Polyamory in the News!
. . . by Alan



February 26, 2014

"My Five Wives," TLC's new polygamy series about a family in it for "love and commitment", begins March 9.



Yes they're in Utah and yes they come from originalist Mormon culture, like the fictional Big Love family (HBO), the real-life Sister Wives family (TLC), and the real-life Joe Darger family (TLC). I guess TLC's market research found that viewers can't get enough. The twist this time: The Williams family are post-Mormons who have left the religious stuff behind and choose to live as a big polygamous household regardless. Says husband Brady Williams, "It's now about love and it's about commitment, and it's about happiness as a family. It's not about the fear of hell or the promise of heaven."

"My Five Wives" starts Sunday March 9 (at 10 p.m. Eastern/Pacific time) and will run for nine episodes. It's an expansion of TLC's one-hour special on the Williams family that aired last September 15th. From Zap2It.com:


My Five Wives': Meet TLC's newest polygamist family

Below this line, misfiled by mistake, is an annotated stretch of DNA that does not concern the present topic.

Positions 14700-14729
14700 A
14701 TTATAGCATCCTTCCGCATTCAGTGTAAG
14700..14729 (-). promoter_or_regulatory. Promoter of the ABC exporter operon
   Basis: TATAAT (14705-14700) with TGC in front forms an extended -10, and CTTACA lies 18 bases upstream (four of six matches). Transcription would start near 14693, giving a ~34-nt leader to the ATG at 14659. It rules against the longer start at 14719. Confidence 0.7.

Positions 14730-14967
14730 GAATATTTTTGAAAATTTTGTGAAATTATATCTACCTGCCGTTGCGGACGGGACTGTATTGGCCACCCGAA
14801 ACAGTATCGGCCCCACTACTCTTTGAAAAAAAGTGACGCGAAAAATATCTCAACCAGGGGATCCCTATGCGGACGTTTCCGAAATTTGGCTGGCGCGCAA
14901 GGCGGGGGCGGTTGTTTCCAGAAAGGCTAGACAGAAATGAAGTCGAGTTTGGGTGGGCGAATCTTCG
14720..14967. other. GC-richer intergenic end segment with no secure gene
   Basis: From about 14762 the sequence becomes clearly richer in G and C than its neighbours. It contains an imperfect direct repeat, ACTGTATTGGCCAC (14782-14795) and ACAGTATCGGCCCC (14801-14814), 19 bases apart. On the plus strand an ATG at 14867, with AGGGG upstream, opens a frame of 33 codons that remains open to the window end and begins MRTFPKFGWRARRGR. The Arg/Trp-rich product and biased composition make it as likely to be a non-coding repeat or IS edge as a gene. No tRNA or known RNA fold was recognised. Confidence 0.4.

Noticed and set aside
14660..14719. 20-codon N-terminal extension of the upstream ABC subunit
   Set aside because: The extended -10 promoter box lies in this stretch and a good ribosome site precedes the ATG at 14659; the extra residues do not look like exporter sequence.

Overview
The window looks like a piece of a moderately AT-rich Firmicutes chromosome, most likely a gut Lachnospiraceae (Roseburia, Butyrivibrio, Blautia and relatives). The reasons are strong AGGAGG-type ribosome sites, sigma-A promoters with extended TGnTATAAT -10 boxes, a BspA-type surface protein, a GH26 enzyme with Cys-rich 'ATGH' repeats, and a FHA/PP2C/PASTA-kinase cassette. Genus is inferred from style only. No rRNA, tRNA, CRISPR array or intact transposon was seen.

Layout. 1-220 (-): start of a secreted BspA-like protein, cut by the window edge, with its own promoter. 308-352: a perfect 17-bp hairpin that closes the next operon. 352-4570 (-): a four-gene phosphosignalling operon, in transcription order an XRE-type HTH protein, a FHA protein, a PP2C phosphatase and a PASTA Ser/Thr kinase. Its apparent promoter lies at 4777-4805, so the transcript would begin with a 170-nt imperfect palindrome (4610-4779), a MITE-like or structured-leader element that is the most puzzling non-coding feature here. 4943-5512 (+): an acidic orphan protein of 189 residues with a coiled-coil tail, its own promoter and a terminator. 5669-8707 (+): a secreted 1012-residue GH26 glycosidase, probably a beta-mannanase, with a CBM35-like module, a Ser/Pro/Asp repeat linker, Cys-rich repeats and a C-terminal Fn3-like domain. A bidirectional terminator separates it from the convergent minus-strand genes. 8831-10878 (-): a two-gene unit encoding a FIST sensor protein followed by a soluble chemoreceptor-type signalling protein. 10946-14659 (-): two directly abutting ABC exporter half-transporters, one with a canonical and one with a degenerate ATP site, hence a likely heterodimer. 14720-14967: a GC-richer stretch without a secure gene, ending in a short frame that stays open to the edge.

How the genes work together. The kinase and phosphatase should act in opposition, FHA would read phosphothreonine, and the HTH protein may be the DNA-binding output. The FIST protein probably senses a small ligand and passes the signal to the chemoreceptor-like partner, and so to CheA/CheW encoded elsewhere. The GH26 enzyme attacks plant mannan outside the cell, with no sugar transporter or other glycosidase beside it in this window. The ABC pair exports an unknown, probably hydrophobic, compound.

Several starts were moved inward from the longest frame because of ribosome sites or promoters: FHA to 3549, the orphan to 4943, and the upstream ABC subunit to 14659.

By Jean Bentley

...Patriarch Brady Williams is 43 years old and was raised a Mormon. Now, however, he and his five wives live a non-denominational plural lifestyle. He's been married for 21 years to his first wife, Paulie, and his second wife, Robyn; 19 years to his third wife, Rosemary; 16 years to his fourth wife, Nonie; and 14 to his fifth wife, Rhonda. Between all five of his wives, he has 24 children.... The show will debut on-air during the "Sister Wives" [season] finale.


30-second promo:



At Examiner.com:


Why would TLC want another show to compete with their popular Sister Wives that follows Kody Brown, his four wives and their 17 children? The Brady Williams family will show a different, more progressive style of polygamy.